BEAM’s Grace Garden brings fresh produce, peace to families in need


When the Beaches Emergency Assistance Ministry’s (BEAM) Grace Garden was first envisioned three years ago, it came from humble beginnings.

More than 40 truckloads of dirt and sand, bundles of wood beams and a storage shed occupied the plot of land on Sixth Avenue. Seedlings overwhelmed the ministry’s office space and not so much as a gate existed on the previously vacant lot.

Today, the garden is teeming with life. The 6,000 square-foot farm is home to more than 40 raised 4-by 12-foot beds that house flowering produce. Bell peppers, eggplants, strawberries and watermelons tumble out of their confines, and marigolds, sunflowers and zinnia beckon swallowtail butterflies and bees.

Aeroponic vertical growing towers and a 16- by 24-foot greenhouse offer shelter to seedlings, while an irrigated shed stocked with damp logs grows mushrooms. Just outside of the garden’s gate are strategically planted wildflowers warding predatory insects away, as well as a growing patch of blueberries, figs and squash.

Located at BEAM’s offices at 850 Sixth Ave. S, in Jacksonville Beach, Grace Garden is spearheaded by Director of Food Services Mary Ellen Waugh, who said the program’s third year has been very successful. An estimated 24,000 people are now serviced through BEAM’s food banks, and the team has set a goal of supplying 750,000 pounds of produce by the end of the year. The garden produces a harvest every day, supplementing the adjacent food pantry’s fruits and vegetables.

“We try to address healthy eating by supplementing the produce in the food pantry,” Waugh said. “Often times, low-income families fall at the lowest chain of a healthy diet. Many experience health issues because they don’t have the means to eat fresh, healthy food. So we want to create a place for people in crisis.”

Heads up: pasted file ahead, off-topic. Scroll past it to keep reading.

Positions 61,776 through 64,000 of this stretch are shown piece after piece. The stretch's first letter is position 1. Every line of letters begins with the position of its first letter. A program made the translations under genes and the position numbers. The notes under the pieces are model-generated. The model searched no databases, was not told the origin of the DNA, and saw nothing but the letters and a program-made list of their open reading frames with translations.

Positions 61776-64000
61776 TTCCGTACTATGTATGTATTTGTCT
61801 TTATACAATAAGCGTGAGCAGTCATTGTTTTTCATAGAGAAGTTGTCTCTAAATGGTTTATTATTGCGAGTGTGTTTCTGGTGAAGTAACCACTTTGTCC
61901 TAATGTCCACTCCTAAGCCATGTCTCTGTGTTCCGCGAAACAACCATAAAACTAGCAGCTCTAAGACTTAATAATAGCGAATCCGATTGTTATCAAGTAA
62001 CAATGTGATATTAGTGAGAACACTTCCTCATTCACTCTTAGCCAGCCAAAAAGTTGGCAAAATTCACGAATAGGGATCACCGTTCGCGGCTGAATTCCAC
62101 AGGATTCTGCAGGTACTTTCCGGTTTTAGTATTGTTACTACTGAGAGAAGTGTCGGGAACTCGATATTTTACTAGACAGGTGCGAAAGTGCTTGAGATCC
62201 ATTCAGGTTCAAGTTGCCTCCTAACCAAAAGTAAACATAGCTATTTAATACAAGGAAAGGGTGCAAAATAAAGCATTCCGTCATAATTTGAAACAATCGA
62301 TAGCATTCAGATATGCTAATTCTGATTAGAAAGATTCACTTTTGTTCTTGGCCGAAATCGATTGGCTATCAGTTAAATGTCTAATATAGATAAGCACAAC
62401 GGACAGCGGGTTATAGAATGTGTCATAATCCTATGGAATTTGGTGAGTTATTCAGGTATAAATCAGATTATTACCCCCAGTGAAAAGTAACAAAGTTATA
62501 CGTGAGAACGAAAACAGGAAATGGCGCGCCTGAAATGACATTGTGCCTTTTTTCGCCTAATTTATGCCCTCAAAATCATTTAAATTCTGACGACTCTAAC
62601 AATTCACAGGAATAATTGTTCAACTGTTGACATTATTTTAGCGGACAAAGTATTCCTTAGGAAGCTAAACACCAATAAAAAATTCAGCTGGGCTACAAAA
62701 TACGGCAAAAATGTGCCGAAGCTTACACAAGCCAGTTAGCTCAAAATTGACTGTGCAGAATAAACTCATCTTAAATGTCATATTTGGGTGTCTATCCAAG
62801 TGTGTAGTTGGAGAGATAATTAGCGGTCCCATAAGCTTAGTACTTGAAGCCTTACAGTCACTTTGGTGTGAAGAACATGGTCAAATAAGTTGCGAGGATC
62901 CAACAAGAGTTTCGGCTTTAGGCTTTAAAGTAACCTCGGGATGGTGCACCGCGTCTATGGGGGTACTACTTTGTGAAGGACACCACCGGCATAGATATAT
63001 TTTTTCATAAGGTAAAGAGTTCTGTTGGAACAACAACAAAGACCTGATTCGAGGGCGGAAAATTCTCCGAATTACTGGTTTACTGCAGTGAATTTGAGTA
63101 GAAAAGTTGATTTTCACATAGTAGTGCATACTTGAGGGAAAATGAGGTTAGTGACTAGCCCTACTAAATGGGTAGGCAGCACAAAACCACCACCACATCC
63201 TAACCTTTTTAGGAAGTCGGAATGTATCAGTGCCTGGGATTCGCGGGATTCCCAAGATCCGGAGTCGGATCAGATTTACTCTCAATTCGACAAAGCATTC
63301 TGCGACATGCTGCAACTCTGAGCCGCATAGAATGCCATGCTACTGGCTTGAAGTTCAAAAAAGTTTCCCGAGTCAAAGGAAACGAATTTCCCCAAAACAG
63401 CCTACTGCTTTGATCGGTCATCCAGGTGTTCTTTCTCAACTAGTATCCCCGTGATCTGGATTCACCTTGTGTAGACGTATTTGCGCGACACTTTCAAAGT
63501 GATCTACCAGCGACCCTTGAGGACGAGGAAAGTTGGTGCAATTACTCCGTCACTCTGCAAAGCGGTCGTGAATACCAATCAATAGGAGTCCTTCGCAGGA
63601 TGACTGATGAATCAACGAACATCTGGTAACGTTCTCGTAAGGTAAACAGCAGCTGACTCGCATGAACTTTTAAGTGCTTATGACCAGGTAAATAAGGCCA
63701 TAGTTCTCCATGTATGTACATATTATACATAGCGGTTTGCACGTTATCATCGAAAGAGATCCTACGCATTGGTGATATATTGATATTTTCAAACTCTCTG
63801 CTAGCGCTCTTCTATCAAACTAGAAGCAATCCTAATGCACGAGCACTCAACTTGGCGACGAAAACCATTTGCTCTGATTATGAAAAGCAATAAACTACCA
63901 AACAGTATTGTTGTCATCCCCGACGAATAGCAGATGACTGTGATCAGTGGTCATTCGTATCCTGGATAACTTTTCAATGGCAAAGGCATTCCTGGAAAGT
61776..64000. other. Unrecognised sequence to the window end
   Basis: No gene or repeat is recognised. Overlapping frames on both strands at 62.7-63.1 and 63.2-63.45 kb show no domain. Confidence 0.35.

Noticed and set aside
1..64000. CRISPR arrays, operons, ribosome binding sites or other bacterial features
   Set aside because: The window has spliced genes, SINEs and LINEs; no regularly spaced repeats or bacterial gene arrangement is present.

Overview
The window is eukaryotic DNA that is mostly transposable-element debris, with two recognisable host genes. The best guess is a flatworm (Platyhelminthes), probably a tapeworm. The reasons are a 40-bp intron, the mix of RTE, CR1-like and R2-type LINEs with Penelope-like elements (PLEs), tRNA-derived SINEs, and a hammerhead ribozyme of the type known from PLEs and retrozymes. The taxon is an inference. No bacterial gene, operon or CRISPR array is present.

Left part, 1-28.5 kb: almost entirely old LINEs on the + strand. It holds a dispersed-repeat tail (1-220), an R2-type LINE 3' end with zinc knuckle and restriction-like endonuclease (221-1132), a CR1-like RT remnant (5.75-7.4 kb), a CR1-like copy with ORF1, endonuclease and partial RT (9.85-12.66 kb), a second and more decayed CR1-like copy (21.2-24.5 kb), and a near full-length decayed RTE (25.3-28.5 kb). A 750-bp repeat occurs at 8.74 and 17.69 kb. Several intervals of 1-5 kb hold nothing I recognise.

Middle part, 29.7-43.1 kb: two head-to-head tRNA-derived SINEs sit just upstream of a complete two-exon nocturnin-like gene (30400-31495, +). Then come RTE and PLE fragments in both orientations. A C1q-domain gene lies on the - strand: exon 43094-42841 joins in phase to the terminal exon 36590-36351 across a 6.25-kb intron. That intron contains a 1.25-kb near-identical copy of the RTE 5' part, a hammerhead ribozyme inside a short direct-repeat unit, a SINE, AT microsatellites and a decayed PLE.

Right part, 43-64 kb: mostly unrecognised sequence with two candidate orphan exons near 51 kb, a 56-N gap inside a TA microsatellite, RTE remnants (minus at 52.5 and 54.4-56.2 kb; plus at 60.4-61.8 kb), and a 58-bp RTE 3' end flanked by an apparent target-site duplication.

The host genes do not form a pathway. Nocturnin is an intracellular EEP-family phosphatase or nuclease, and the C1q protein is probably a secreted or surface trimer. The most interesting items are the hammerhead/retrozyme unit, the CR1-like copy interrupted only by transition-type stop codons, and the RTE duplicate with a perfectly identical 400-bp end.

BEAM’s food pantry is distinguished by the help offered by the Grace Garden. as most food pantries struggle to obtain fresh fruits, vegetables and herbs. In addition to the produce supplied by the garden, families have options in BEAM’s food pantry mini-market, where they can select foods and necessities.

Waugh said the garden is supplied with seeds from Home Depot, packets of which line the walls inside of her office like a stockroom. Grace Garden’s harvests are plentiful, as each seed packet fills an entire 12-foot box, and many of the seeds are for “quick grow” vegetables and fruits to steadily supply the food pantry. The garden grows only seasonal produce, and this summer will be harvesting tomatoes, strawberries, watermelon, okra and green beans among several other fruits and vegetables.

“The idea is to offer low-income families many more options while still addressing their needs,” Waugh said. “In the pantry, we arrange things based on need and nutritional value while bringing the items to eye-level and making them accessible to everyone.”

For Waugh, however, it’s about more than just vegetables.

“The Grace Garden is beneficial in more than one way,” she said. “It’s about peace, activity and oneness with the earth and with others. Planting a garden is believing in the future.”